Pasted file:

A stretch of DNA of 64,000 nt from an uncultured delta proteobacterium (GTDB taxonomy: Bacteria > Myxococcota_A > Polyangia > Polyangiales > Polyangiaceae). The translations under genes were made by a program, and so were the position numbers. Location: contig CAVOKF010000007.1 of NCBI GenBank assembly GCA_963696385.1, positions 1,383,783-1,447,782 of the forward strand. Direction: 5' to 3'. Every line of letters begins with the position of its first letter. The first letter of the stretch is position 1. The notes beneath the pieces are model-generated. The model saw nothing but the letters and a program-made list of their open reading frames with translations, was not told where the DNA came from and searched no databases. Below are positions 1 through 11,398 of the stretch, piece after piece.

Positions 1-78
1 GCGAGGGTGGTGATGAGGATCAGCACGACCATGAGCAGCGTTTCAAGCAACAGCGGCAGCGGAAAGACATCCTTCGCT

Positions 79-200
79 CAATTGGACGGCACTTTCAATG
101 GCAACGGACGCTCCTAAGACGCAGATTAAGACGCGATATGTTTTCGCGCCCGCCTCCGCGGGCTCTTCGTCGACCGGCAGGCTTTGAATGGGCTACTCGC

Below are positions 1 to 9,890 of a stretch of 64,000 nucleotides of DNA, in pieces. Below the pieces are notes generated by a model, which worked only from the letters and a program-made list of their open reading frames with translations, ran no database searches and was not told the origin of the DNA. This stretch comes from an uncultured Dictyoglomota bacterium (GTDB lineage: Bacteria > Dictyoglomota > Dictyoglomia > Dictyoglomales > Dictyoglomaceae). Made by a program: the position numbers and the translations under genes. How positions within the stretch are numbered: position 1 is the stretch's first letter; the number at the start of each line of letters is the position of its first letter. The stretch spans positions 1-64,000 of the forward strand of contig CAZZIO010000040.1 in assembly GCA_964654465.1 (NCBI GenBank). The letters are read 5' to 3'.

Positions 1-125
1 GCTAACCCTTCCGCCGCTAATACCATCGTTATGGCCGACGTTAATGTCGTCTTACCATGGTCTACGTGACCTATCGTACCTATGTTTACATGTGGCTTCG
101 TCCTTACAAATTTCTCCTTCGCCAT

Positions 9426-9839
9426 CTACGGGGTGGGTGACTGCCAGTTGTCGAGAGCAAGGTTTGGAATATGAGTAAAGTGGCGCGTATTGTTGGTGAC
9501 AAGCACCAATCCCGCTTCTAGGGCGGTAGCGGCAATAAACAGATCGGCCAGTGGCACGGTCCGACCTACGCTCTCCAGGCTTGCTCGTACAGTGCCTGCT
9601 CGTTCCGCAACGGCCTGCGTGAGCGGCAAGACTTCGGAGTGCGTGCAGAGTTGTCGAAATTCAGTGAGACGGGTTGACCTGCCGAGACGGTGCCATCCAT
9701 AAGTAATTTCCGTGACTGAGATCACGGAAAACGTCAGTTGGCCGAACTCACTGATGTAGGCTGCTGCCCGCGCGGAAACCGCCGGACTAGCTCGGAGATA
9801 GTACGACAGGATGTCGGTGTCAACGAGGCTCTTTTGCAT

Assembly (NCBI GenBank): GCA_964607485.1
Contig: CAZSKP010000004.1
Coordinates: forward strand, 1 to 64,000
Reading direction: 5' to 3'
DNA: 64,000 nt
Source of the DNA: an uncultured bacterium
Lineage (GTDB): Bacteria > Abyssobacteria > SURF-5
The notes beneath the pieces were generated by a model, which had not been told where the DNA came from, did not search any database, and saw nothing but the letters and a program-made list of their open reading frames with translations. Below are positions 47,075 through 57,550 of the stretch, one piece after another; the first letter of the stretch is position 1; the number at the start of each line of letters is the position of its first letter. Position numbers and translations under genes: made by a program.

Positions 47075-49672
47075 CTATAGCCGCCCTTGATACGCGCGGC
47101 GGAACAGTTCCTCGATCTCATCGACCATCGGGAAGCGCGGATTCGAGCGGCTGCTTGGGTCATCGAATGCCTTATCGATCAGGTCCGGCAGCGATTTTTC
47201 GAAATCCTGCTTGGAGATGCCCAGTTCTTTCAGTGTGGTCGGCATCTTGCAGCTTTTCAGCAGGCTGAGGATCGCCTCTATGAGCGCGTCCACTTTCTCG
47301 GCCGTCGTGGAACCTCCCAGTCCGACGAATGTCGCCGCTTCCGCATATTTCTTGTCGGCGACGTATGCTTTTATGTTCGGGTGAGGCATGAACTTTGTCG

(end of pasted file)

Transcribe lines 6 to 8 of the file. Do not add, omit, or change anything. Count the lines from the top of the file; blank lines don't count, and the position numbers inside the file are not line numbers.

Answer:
101 GCAACGGACGCTCCTAAGACGCAGATTAAGACGCGATATGTTTTCGCGCCCGCCTCCGCGGGCTCTTCGTCGACCGGCAGGCTTTGAATGGGCTACTCGC

Below are positions 1 to 9,890 of a stretch of 64,000 nucleotides of DNA, in pieces. Below the pieces are notes generated by a model, which worked only from the letters and a program-made list of their open reading frames with translations, ran no database searches and was not told the origin of the DNA. This stretch comes from an uncultured Dictyoglomota bacterium (GTDB lineage: Bacteria > Dictyoglomota > Dictyoglomia > Dictyoglomales > Dictyoglomaceae). Made by a program: the position numbers and the translations under genes. How positions within the stretch are numbered: position 1 is the stretch's first letter; the number at the start of each line of letters is the position of its first letter. The stretch spans positions 1-64,000 of the forward strand of contig CAZZIO010000040.1 in assembly GCA_964654465.1 (NCBI GenBank). The letters are read 5' to 3'.

Positions 1-125